In a recent blog and in other outreach, I encouraged people to attend the EPA public hearing or contact EPA to support its draft discharge permit for the City of Dover’s sewage treatment plant. To ensure a cleaner and healthier Great Bay estuary, we must treat our wastewater to the highest standards possible.
In response to my call for action, it was inspiring to receive a copy of a letter written by a concerned citizen, Brian Giles, who lives in Lee and has been involved in environmental issues in the Seacoast for the past twenty years. In voicing strong support for the EPA’s proposed action, Brian’s letter discusses the significant losses of eelgrass in the Piscataqua River and Great Bay and the need for prompt, meaningful action to reduce nitrogen pollution. His letter goes on to state:
“The Piscataqua River and Great Bay belong to the people of New Hampshire, Maine, and the residents of the Seacoast area. These waters have high commercial and recreation value for swimming, boating, fishing, bird watching, open space, and a sense of place. Equally important, thousands of birds, mammals, fish and other wildlife depend on these habitats to live, feed and reproduce. No one group of citizens has the right to put these waters at further risk because of perceived financial hardship.”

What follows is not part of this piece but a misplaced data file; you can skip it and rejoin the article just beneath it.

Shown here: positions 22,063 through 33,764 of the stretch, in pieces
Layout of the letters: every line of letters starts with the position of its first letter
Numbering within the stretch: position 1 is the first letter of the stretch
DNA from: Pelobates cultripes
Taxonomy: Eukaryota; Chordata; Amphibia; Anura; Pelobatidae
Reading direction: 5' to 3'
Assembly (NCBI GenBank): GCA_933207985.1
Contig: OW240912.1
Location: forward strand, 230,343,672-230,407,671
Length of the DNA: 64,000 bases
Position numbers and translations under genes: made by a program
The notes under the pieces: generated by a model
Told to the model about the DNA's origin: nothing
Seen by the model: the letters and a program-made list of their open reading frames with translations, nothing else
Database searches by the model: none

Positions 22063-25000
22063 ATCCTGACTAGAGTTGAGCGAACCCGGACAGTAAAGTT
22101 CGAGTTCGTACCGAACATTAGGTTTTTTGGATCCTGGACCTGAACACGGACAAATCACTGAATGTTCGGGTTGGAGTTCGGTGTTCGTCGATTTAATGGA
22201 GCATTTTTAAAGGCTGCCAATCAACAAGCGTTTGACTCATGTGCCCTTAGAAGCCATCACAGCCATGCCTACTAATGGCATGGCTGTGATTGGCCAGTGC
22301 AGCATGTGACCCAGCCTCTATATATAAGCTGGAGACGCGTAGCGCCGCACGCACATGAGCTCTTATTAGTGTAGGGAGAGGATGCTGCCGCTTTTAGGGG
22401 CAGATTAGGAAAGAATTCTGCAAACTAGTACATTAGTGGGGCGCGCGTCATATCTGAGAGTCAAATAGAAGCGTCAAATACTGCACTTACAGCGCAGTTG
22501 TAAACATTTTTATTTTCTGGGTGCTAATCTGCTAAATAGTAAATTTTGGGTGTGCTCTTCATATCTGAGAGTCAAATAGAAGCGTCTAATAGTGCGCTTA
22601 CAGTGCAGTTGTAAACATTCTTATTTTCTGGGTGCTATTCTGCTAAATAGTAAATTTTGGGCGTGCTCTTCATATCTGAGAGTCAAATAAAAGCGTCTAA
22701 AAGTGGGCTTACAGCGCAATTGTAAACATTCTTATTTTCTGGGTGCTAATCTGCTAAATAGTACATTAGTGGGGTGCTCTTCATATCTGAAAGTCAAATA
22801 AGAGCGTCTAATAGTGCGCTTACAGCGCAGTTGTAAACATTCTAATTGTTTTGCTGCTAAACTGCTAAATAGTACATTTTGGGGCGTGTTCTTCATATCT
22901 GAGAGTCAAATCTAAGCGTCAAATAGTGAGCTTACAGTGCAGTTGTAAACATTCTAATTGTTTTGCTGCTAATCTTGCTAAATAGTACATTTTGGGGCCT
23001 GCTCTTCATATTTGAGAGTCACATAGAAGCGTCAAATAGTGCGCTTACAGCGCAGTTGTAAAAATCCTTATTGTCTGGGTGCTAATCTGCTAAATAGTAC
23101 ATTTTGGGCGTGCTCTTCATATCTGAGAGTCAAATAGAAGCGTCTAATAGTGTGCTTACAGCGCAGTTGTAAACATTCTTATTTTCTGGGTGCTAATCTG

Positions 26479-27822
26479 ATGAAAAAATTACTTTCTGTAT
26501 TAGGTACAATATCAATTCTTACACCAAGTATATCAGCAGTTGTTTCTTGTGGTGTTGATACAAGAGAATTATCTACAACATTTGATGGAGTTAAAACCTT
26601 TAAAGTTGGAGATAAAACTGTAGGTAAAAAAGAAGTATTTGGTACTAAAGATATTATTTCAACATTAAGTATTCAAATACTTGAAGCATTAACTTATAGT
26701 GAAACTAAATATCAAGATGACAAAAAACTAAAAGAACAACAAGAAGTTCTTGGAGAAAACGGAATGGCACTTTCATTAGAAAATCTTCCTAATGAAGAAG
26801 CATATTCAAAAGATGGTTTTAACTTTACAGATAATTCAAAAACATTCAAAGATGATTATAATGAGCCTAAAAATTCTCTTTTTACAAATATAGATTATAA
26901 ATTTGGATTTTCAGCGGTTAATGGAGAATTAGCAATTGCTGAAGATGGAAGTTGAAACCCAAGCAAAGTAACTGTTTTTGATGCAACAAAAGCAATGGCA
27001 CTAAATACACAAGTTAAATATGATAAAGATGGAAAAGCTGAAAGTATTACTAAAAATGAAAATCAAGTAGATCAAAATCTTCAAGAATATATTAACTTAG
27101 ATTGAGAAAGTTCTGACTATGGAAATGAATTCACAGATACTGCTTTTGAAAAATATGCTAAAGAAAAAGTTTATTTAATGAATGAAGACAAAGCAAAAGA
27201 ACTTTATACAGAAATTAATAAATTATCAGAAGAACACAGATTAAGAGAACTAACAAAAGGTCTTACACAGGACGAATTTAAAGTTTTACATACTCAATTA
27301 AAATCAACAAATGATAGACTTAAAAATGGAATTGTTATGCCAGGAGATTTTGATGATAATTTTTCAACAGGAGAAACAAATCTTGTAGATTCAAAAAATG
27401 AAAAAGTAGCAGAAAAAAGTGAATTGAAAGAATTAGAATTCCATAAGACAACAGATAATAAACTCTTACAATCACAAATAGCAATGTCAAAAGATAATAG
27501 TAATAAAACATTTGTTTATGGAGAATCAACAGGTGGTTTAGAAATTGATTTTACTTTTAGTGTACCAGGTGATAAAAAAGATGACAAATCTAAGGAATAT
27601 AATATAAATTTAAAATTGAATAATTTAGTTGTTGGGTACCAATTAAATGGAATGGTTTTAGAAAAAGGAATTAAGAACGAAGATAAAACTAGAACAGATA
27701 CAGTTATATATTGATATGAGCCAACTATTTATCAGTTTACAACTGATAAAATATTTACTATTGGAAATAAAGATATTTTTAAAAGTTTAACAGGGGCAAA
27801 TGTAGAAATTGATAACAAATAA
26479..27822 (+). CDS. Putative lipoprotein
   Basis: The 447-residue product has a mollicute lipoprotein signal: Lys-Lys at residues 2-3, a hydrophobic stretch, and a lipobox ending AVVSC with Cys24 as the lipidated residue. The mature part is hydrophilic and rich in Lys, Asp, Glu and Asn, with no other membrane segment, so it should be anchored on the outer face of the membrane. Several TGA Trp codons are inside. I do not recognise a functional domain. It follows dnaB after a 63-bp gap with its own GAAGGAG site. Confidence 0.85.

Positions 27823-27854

Brian’s letter concludes with the following statement: “All municipalities have an inherent moral and ethical responsibility to take care of their own waste products.”
I couldn’t have said it better. Protecting and restoring the Great Bay estuary – and averting the ecological collapse that could happen if current threats are left unchecked – is no small task. But we have a moral imperative to do so – for all of us, and for future generations. With more people like Brian championing the need to clean up the estuary, we’ll make it happen.
If you would like to know how you can become more involved, please email me. Great Bay needs you and I hope you too are inspired to make a difference.